15. de Jongh S, Ose L, Szamosi T, et al.; Simvastatin in Children Study Group. Efficacy and safety of statin therapy in children with familial hypercholesterolemia: a randomized, doubleblind, placebo-controlled trial with simvastatin. Circulation. 2002; 106(17):223 1-2237.
16. Jonas MM. Nonalcoholic fatty liver disease. Adolesc Med CHn. 2004;15(1): 159-173, xi.
17. Cook S, Weitzman M, Auinger P, Nguyen M, Dietz WH. Prevalence of a metabolic syndrome phenotype in adolescents: findings from the third National Health and Nutrition Examination Survey, 1988-1994. Arch Pediatr Adolesc Med. 2003;157(8):821-827.
18. Strauss RS, Barlow SE, Dietz WH. Prevalence of abnormal serum aminotransferase values in overweight and obese adolescents. / Pediatr. 2000;136(6):727-733.
19. Nair S, Diehl AM, Wiseman M, Fair GH, Perrillo RP Metformin in the treatment of non-alcoholic steatohepatitis: a pilot open label trial. Aliment Pharmacol Ther. 2004;20(l):23-28.
20. Duseja A, Murlidharan R, Bhansali A, et al. Assessment of insulin resistance and effect of metformin in nonalcoholic steatohepatitis - a preliminary report. Indian J Gastroenterol. 2004;23(1):12-15.
21. Marchesini G, Brizi M, Bianchi G, et al. Metformin in non-alcoholic steatohepatitis. Lancet. 2001;358(9285):893-894.
22. Genuth S, Alberti KG, Bennett P, et al.; Expert Committee on the Diagnosis and Classification of Diabetes Mellitus. Follow-up report on the diagnosis of diabetes mellitus. Diabetes Care. 2003;26(11):3 160-3167.
23. Wiegand S, Maikowski U, Blankenstein O, et al. Type 2 diabetes and impaired glucose tolerance in European children and adolescents with obesity - a problem that is no longer restricted to minority groups. Eur J Endocrinol. 2004;151(2):199-206.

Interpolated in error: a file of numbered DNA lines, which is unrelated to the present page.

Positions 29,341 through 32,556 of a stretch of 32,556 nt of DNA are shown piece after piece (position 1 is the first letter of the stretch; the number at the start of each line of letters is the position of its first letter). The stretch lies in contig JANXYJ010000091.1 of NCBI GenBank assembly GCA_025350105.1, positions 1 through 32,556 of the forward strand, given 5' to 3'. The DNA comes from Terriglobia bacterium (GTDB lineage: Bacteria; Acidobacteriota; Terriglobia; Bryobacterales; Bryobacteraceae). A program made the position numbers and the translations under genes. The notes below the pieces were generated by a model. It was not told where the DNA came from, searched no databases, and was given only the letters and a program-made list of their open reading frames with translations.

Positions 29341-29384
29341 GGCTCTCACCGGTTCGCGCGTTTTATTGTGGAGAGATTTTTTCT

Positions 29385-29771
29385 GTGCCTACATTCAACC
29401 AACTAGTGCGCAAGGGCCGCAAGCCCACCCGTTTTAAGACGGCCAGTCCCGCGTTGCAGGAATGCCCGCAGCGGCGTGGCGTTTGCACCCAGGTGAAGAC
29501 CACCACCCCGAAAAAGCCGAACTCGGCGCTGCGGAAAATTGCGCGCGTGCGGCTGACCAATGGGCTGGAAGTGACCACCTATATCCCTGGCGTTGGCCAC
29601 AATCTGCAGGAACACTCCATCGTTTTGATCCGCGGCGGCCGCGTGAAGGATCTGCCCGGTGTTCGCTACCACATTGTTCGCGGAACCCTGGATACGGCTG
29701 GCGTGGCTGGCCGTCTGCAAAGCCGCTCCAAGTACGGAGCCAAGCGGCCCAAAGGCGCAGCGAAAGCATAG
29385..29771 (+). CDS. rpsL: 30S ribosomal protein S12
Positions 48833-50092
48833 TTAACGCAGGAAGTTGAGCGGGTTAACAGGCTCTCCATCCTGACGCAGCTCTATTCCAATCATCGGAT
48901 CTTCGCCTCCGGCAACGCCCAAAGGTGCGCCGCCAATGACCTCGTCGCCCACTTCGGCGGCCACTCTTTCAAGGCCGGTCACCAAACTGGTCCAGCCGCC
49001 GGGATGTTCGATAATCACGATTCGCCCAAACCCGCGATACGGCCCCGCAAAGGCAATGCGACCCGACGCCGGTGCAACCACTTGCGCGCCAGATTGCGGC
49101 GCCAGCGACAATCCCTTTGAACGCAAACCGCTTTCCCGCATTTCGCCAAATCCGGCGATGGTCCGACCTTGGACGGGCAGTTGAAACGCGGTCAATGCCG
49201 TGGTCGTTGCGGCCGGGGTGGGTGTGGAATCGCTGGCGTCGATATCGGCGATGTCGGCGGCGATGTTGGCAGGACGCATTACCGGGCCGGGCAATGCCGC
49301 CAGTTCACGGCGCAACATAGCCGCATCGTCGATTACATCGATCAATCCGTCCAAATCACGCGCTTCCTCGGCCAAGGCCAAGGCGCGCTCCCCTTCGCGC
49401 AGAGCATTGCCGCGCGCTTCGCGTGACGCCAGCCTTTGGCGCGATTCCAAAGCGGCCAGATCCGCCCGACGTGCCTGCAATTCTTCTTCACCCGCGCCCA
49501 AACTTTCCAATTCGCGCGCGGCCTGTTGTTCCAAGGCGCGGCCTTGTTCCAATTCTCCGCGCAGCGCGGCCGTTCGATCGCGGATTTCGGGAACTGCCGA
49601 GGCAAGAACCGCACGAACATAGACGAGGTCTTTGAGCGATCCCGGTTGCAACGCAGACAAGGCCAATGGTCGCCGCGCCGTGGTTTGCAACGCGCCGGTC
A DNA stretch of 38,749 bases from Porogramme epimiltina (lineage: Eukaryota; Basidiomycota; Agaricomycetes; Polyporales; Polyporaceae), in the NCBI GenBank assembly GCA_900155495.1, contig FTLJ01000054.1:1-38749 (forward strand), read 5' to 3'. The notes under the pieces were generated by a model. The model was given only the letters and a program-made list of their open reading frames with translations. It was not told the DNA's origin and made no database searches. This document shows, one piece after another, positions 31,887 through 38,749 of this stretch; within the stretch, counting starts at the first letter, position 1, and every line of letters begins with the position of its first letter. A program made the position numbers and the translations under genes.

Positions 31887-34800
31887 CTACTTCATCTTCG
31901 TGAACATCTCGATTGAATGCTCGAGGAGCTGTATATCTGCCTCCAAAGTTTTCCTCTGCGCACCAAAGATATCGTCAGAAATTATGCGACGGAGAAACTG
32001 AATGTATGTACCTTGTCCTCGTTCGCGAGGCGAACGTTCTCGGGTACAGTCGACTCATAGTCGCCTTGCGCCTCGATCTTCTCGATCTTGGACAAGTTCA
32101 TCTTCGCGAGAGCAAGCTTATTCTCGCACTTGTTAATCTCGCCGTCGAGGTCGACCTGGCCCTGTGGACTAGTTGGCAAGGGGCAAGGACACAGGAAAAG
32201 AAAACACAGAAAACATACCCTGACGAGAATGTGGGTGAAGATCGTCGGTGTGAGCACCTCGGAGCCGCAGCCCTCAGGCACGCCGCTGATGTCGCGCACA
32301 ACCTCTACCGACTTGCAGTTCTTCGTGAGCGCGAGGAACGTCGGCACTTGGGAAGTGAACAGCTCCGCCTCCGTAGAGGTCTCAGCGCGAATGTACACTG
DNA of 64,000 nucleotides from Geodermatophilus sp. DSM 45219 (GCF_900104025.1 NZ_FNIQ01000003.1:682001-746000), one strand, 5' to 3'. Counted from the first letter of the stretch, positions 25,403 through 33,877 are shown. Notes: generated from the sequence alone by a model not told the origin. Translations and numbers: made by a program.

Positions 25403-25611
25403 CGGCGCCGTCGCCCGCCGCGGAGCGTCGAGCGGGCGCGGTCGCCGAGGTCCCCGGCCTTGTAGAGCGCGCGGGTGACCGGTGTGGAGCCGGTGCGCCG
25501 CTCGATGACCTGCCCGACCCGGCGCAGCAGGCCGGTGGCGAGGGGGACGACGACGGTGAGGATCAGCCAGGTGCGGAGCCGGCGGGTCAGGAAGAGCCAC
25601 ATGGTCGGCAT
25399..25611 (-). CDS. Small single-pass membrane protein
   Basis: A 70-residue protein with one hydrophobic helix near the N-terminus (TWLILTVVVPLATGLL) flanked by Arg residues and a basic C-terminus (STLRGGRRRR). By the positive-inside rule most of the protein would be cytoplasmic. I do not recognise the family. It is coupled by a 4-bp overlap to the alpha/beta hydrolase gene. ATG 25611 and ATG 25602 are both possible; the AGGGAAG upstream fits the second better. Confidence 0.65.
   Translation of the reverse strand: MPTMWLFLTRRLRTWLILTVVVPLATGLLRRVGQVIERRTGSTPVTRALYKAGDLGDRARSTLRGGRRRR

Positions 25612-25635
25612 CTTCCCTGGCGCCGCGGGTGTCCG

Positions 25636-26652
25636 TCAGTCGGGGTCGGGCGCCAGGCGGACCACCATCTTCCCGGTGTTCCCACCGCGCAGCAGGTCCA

24. Reinehr T, Andler W, Kapellen T, et al. Clinical characteristics of type 2 diabetes mellitus in overweight European Caucasian adolescents. Exp Clin Endocrinol Diabetes. 2005;113(3):167-170.
25. Knowler WC, Barrett-Connor E, Fowler SE, et al.; Diabetes Prevention Program Research Group. Reduction in the incidence of type 2 diabetes with lifestyle intervention or metformin. N Engl J Med. 2002;346(6):393403.
26. Reaven GM. Banting lecture 1988. Role of insulin resistance in human disease. Diabetes. 1988;37(12):1595-1607.
27. Bao W, Srinivasan SR, Berenson GS. Persistent elevation of plasma insulin levels is associated with increased cardiovascular risk in children and young adults. The Bogalusa Heart Study. Circulation. 1996;93(l):54-59.
28. Weiss R, Dziura J, Bürgert T, et al. Obesity and the metabolic syndrome in children and adolescents. N Engl J Med. 2004;350(23):2362-2374.
29. Raitakari OT, Juonala M, Kanonen M, et al. Cardiovascular risk factors in childhood and carotid artery intima-media thickness in adulthood: the Cardiovascular Risk in Young Finns Study. JAMA. 2003;290(17):2277-2283.
Glycemic Thresholds Predicting Future Risk
Complications of Diabetes
Screening for Microvascular Complications